Raster after Majority Filter applied

Smoothing zones with Boundary Clean

To smooth the boundaries between zones, the Boundary Clean tool can be implemented. By expanding and shrinking the boundaries, the larger zones will invade smaller zones, as is the case in the image below. Again, notice that even more of the smaller and thinner groups of cells have disappeared.

Raster after Boundary Clean applied
Raster after Boundary Clean applied

Identifying clusters with Region Group

The Majority Filter and Boundary Clean tools will only process out the single or very small clusters of a few misclassified cells by assigning them to the value that appears most frequently in the immediate neighborhood. Suppose, however, that there is a certain size threshold below which individual groupings of like cells are considered too small to be meaningful in the ensuing analysis. These clusters should instead be dissolved into the surrounding groups. For example, any contiguous clusters of the same land-use category that are smaller than 7,200 square meters in size are deemed not significant to the analysis. However, these isolated regions cannot be individually processed, since they have the same land-use value as the entire zone.

To resolve this issue, the Region Group tool is applied. This tool will assign a unique identifier to each region in the input raster (the classified image). A region is any contiguous group of cells of the same value. Consider a single zone composed of two regions that are not connected. Region Group will divide this zone into two new zones, each having a unique identification (zone) value. The original zone value is maintained as a LINK field in the output attribute table. The resulting raster is shown below and displays the many different output zones.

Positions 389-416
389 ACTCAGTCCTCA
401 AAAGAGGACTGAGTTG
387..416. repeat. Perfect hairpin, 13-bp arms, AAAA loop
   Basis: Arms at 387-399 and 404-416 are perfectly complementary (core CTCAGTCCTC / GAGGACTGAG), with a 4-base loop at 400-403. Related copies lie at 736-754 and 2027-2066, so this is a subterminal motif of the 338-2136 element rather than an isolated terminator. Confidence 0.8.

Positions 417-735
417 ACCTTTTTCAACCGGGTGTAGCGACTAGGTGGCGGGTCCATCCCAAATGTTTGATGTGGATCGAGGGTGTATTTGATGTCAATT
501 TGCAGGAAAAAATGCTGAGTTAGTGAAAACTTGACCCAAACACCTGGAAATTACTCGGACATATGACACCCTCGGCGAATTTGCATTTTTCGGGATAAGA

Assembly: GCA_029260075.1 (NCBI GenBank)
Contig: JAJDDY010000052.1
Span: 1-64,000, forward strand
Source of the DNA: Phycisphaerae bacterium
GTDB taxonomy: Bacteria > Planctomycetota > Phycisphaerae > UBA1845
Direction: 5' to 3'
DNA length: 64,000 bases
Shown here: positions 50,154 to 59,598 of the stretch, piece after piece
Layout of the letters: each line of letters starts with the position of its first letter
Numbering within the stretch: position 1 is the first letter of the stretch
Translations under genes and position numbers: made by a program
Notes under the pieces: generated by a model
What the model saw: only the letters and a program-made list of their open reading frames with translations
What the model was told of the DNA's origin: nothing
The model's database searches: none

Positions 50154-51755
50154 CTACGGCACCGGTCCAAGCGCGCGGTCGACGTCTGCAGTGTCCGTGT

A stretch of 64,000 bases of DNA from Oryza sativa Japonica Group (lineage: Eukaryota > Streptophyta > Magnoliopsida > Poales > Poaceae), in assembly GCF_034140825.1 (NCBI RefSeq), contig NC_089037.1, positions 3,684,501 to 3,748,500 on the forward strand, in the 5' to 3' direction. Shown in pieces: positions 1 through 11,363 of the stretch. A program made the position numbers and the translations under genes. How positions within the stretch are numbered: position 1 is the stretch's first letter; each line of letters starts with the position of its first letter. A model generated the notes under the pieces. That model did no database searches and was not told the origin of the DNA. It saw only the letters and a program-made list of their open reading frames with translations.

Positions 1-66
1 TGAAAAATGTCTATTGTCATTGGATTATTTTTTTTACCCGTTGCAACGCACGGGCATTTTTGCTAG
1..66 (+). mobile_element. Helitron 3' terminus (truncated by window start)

Raster after Region Group applied
Raster after Region Group applied

Remove areas smaller than threshold

Next, using a selection tool, such as the Extract by Attributes tool in the Extraction toolbox, an output raster is created where regions smaller than the area threshold have been removed.

Very small regions selected and removed to use as a Mask
Very small regions selected and removed to use as a Mask

Eliminating small regions with Nibble

Using the Nibble tool on the resultant raster from the extraction tool (identifying the regions to eliminate) and with the values from the classified image raster, the tool visits each cell location to eliminate and replaces it with the closest cell with a value on the classified raster.

Small regions identified in the mask eliminated with Nibble
Small regions identified in the mask eliminated with Nibble

Final generalized land-use map

Using the link item from the results of the Region Group tool, the original zone values from the classified image are reassigned to the individual regions created from the Region Group tool.

Final generalized land-use map
Final generalized land-use map

The result is a more generalized land-use map, which can be used in subsequent analyses.